A website is a must-have in today’s business world and travel is no different. But in the rush to get that item checked off the to-do list, people often forget the purpose of a website and what it should it include (and shouldn’t). So, let’s take a closer look.

What’s the purpose of a website? This might surprise you. The purpose of your website is to convey your value and expertise to your ideal client and make them want to know more about you. Period. It isn’t a booking site. It isn’t a place to feature vendor deals. It should serve two goals: convince the visitor of your expertise and make them want to know more.

Your website should build your email list. On every effective website there is a call to action and that is to get you to sign up for the email list that agent offers. It is NOT to link you to social media and those icons should NOT be at the top of your website. Social media should actually drive business TO your website.

Your website should clearly communicate what you are amazing at. Your specialty is a huge part of what you have to offer clients – that knowledge and expertise is why they NEED you. And your website is the perfect place to showcase that. When a client visits your website they should leave knowing who you are and what you do. But if they are bombarded by vendor promotions then they probably won’t get to what is unique about you.

Wonder what this actually looks like in real life? Here are some examples of websites that do this really well:

www.j5travel.com

www.mckeetravel.com

www.fitzgeraldtravel.com

You will notice that each of these websites is custom-designed. They didn’t cost tens of thousands of dollars to produce, but they were an investment that the agents made to ensure they are reaching their ideal audience.

What’s not a good option for a website? A cookie-cutter site. A cookie-cutter website is not only not a good deal, it is actually bad for your business. When you investigate host agencies some will proudly tell you that they will provide you a website that is customized to you. Sounds great, right? Unfortunately, it isn’t. Cookie-cutter websites are harmful to you in two ways. First, search engines don’t consider them real websites and put them at the bottom of search results. Second, if a potential client visits this website how much will they really learn about you vs how much they learn about vendors? Many of these websites are stocked with “feeds” from various preferred suppliers who promote specials and offers. This just makes you look like a middleman. If your goal is to be known as an expert in your specialty (that’s how you make big money in travel), then your website needs to focus on you!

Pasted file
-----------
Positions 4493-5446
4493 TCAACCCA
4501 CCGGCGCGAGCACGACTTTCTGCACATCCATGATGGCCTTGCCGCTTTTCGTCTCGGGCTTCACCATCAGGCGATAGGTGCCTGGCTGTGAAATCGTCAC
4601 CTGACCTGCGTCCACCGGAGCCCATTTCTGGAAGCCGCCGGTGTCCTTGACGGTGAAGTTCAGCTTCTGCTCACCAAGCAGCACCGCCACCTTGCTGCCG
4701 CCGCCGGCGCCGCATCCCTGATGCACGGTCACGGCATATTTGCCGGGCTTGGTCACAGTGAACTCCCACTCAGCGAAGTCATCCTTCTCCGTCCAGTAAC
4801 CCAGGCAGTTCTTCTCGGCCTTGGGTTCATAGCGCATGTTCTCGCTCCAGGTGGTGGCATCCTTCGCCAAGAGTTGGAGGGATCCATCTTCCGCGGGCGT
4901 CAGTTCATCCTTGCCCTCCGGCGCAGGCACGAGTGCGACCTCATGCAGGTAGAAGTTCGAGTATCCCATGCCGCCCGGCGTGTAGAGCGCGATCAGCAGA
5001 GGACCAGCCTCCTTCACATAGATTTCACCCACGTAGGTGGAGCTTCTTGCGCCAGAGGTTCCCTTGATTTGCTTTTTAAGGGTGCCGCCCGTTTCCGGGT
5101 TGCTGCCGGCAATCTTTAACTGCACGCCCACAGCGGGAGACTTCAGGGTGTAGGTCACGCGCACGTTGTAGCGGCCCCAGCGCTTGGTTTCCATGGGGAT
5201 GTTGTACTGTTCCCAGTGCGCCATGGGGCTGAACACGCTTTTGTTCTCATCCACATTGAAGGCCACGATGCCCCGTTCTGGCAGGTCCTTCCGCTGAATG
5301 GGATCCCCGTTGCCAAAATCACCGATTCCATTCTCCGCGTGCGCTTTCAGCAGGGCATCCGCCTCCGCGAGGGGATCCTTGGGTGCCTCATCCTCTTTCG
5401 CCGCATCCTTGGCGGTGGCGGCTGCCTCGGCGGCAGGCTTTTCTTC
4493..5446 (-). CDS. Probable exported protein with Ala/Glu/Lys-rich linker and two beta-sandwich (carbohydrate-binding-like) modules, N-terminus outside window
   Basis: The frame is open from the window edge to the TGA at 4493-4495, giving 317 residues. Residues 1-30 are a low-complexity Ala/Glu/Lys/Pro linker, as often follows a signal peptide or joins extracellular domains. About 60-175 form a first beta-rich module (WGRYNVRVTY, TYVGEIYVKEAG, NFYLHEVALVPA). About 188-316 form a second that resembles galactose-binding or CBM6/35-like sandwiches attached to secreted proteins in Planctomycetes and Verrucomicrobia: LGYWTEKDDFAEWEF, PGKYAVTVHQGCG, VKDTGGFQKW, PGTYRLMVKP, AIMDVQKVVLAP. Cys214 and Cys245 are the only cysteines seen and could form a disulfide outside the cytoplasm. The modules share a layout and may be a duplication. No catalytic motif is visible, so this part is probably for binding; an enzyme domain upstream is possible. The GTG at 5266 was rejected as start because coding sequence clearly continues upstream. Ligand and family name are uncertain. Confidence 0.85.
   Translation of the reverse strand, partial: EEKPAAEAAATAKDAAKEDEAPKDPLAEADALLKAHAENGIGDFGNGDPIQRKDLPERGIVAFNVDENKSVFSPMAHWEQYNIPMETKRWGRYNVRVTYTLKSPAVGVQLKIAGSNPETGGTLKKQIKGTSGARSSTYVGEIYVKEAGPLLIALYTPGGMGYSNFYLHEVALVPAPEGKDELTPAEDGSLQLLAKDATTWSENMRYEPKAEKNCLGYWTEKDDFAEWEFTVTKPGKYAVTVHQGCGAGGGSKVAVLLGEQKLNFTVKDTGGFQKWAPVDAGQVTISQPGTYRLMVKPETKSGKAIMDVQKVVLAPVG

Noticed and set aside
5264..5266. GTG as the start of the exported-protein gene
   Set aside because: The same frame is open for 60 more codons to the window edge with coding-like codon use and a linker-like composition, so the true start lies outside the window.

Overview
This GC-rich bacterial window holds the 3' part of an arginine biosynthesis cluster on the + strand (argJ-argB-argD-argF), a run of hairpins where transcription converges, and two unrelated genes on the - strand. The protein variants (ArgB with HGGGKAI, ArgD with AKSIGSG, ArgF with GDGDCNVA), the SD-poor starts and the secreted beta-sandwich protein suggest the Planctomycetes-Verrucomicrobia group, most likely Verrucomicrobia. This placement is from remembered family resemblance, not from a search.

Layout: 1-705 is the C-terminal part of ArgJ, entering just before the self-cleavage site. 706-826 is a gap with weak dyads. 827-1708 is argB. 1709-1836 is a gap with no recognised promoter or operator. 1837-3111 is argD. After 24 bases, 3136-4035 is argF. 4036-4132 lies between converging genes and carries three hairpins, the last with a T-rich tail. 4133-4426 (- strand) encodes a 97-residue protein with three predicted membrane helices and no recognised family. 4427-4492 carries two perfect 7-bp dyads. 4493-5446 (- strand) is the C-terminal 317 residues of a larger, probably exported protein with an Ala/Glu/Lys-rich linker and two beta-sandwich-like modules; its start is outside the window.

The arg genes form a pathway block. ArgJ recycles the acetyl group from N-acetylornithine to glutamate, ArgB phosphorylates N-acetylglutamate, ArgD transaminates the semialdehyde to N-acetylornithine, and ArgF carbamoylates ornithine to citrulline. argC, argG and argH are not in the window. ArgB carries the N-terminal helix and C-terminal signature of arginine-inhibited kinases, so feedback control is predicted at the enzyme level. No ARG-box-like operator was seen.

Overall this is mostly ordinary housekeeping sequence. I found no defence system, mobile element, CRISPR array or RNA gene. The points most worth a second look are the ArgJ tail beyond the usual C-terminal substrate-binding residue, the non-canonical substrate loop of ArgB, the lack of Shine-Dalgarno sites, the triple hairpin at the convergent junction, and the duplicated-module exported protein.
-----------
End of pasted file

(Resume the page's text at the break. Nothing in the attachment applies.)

I challenge you to go to your website and check these things:

  1. What do clients see when they visit? What’s “above the scroll” is the most important information. Is it about you or is it generic information or vendor promos?
  2. Is it easy and obvious to sign up for your newsletter or ezine (if you don’t have one that’s another issue to address)? Many sites do this as a pop-up.
  3. Do you have social media icons at the top? If so, move them! You just got them to your website don’t send them elsewhere! Move those icons to the bottom of the home page or another page.
  4. Is your photography professional? For the most part you should use professional photos and not your own. But there should be photos of you included. The best way to do this is to hire Flytographer the next time you are on a trip and use those photos on your site.
  5. Does your branding match your message? If you are trying to attract luxury clients does your website feel like luxury? If your logo is DIY, you are going to attract DIY clients who will nickel and dime you to death. Your branding may need updating if your focus has changed over time. It’s well worth the money to hire a professional to help you.
  6. Is it easy to get in touch with you? I’m surprised at how hard it can be to find a way to get in touch with some companies. I’ve seen travel agency sites that only have a form to fill out to reach out to you. Being that hard to get in touch with means people probably won’t.

The bottom line is that just having a website isn’t enough. Your website needs to be thoughtfully created with a clear goal in mind. And most agents do it too soon. They throw up a website before they think about what they are specializing in and who their ideal client is. The good news is that websites aren’t engraved in stone and can be changed pretty easily and inexpensively. Sure it takes time and a bit of money, but those are investments that will pay big dividends for your business.